The following excerpt is from the report A Demographic Portrait of Asian Americans, by Yu Xie and Kimberly Goyette and published by the Russell Sage Foundation and the Population Reference Bureau. This report is one of several in the new series The American People, which sets the results of Census 2000 in context and collectively provides a portrait of the American people in a new century. Each report is written by an author or team of authors selected for their expertise with the data and their broad understanding of the implications of demographic trends.

(October 2004) Asian Americans are a diverse group who either are descendants of immigrants from some part of Asia or are themselves such immigrants. They come from East Asia (China, Japan, and Korea); Southeast Asia (Cambodia, Indonesia, Laos, Malaysia, the Philippines, Thailand, and Vietnam); and South Asia (Bangladesh, India, Myanmar, Nepal, and Pakistan). Cultural heritage, economic conditions, political systems, religious practices, and languages are quite different across these countries and, in some cases, have changed over time. As a result, ethnic differences among Asian Americans are so large that they call into question the use of a single, overarching category to group them (see table).

Asian American Population by Major Ethnicity: 1980, 1990, and 2000 Censuses

1980 Census 1990 Census 2000 Census
Race/Ethnicity Number % Number % Number %
Total U.S. Population 226,545,805 248,709,873 281,421,906
Asian Americans 3,259,519 1.4 6,908,638 2.8 11,070,913 3.9
Chinese 806,040 0.4 1,645,472 0.7 2,633,849 0.9
Japanese 700,974 0.3 847,562 0.3 958,945 0.3
Filipino 774,652 0.3 1,406,770 0.6 2,089,701 0.7
Korean 354,593 0.2 798,849 0.3 1,148,951 0.4
Asian Indian 361,531 0.2 815,447 0.3 1,785,336 0.6
Vietnamese 261,729 0.1 614,547 0.3 1,171,776 0.4
Other Asian 806,040 0.4 2,425,463 1.0 3,916,204 1.4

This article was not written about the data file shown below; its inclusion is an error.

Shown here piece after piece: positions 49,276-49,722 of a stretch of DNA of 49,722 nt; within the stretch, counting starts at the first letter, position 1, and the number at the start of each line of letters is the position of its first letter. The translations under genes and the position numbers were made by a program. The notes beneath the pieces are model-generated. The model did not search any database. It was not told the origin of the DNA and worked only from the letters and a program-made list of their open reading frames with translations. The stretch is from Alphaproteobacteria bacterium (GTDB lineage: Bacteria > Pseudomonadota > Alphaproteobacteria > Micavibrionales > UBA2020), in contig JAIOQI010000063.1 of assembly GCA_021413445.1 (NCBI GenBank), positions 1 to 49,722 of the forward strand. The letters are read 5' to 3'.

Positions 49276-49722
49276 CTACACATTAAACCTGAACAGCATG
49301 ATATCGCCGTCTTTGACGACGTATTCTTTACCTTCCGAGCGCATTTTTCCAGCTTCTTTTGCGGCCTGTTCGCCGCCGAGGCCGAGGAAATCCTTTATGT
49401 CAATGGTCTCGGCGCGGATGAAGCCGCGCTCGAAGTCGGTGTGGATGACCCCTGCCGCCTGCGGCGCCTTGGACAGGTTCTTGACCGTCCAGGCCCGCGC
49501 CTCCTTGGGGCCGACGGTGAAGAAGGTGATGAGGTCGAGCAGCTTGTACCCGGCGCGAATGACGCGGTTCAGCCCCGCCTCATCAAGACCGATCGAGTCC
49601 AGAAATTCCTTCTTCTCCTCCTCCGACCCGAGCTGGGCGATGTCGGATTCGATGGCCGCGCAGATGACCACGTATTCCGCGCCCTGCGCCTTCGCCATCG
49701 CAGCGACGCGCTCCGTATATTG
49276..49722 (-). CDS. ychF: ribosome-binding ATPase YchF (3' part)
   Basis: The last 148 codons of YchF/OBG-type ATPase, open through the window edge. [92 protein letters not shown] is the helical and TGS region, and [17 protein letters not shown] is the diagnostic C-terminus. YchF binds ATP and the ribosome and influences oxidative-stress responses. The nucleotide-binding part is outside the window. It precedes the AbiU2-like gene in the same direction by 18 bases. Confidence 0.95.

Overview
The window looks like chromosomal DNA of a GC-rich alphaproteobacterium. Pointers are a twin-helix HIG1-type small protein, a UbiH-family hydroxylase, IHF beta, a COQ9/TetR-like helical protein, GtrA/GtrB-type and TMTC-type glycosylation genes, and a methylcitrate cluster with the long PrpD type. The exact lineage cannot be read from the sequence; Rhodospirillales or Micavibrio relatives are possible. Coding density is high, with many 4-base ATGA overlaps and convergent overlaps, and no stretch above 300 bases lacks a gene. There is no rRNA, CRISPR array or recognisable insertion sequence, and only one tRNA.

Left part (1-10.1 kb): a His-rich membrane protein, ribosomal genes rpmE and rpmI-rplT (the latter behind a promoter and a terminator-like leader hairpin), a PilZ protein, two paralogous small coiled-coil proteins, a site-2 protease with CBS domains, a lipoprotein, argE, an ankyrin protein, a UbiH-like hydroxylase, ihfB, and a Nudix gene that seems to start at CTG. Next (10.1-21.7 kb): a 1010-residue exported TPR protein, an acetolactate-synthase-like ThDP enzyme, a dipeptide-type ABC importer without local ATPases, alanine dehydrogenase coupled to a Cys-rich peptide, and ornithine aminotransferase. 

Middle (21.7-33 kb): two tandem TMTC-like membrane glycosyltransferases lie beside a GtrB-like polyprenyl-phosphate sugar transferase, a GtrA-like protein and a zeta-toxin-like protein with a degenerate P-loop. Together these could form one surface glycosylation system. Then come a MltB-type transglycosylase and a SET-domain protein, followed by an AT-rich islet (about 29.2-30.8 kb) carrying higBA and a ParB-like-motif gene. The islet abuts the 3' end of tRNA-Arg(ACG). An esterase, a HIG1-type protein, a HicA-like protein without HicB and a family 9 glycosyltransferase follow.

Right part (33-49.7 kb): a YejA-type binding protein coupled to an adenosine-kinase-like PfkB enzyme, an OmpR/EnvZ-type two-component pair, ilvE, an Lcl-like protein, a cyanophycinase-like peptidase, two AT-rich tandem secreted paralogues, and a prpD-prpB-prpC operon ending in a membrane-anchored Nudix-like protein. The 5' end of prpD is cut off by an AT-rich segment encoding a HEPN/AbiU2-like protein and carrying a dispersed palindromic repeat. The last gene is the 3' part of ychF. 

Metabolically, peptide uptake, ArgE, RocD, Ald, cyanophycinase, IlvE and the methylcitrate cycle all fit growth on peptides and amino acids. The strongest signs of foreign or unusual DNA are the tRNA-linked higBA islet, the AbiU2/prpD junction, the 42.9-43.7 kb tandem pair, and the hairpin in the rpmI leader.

Note: To be consistent with the 1980 and 1990 censuses, multiracial and multiethnic Asian Americans in the 2000 Census were allocated evenly to their approiate categories following the 50 percent rule.
Sources: Summary reports from the 1980 and 1990 U.S. Censuses; and calculations based on J.S. Barnes and C.E. Bennett, The Asian Population: 2000 (2002).

The broad category of Asian Americans is used for several reasons. Besides the practical need to collapse racial categories in statistical tabulations, there are also many ways in which Asian Americans are distinct from other major racial groups in the United States. First, Asian Americans are physically and culturally distinguishable from whites and other minorities. Second, except for those of Japanese descent, most Asian Americans arrived in the United States recently, as beneficiaries of the 1965 Immigration and Nationality Act (Chinese, Koreans, Filipinos, and Asian Indians) or as refugees (Vietnamese, Laotians, and Cambodians). Finally, again with the exception of Japanese Americans, most Asian Americans speak their native languages at home and maintain their distinct ethnic cultures and values, signaling that they either face difficulties fully assimilating into the American mainstream or purposefully resist full assimilation. Asian Americans have socioeconomic experiences and demographic profiles that are overall distinct from those of whites and blacks.

With available census data and supplemental material, the full report documents racial differences in demographic and socioeconomic characteristics between Asian and non-Asian Americans, as well as ethnic differences in these characteristics among Asian Americans. The report begins with an historical review of the immigration history of the major Asian groups. It then examines the educational achievements of Asian Americans relative to whites and blacks and across Asian ethnicities over the past 40 years; the labor force outcomes of Asian Americans relative to whites and blacks and variations across Asian ethnicities over time; Asian Americans’ family characteristics and marriage patterns; and spatial distribution and residential patterns in the United States.

Yu Xie holds several faculty appointments at the University of Michigan. He is Otis Dudley Duncan Professor of Sociology and Statistics and Research Professor in the Survey Research Center and the Population Studies Center, Institute for Social Research, where he directs the Quantitative Methodology Program. He is also a faculty associate at the Center for Chinese Studies. Kimberly A. Goyette is an assistant professor of sociology at Temple University.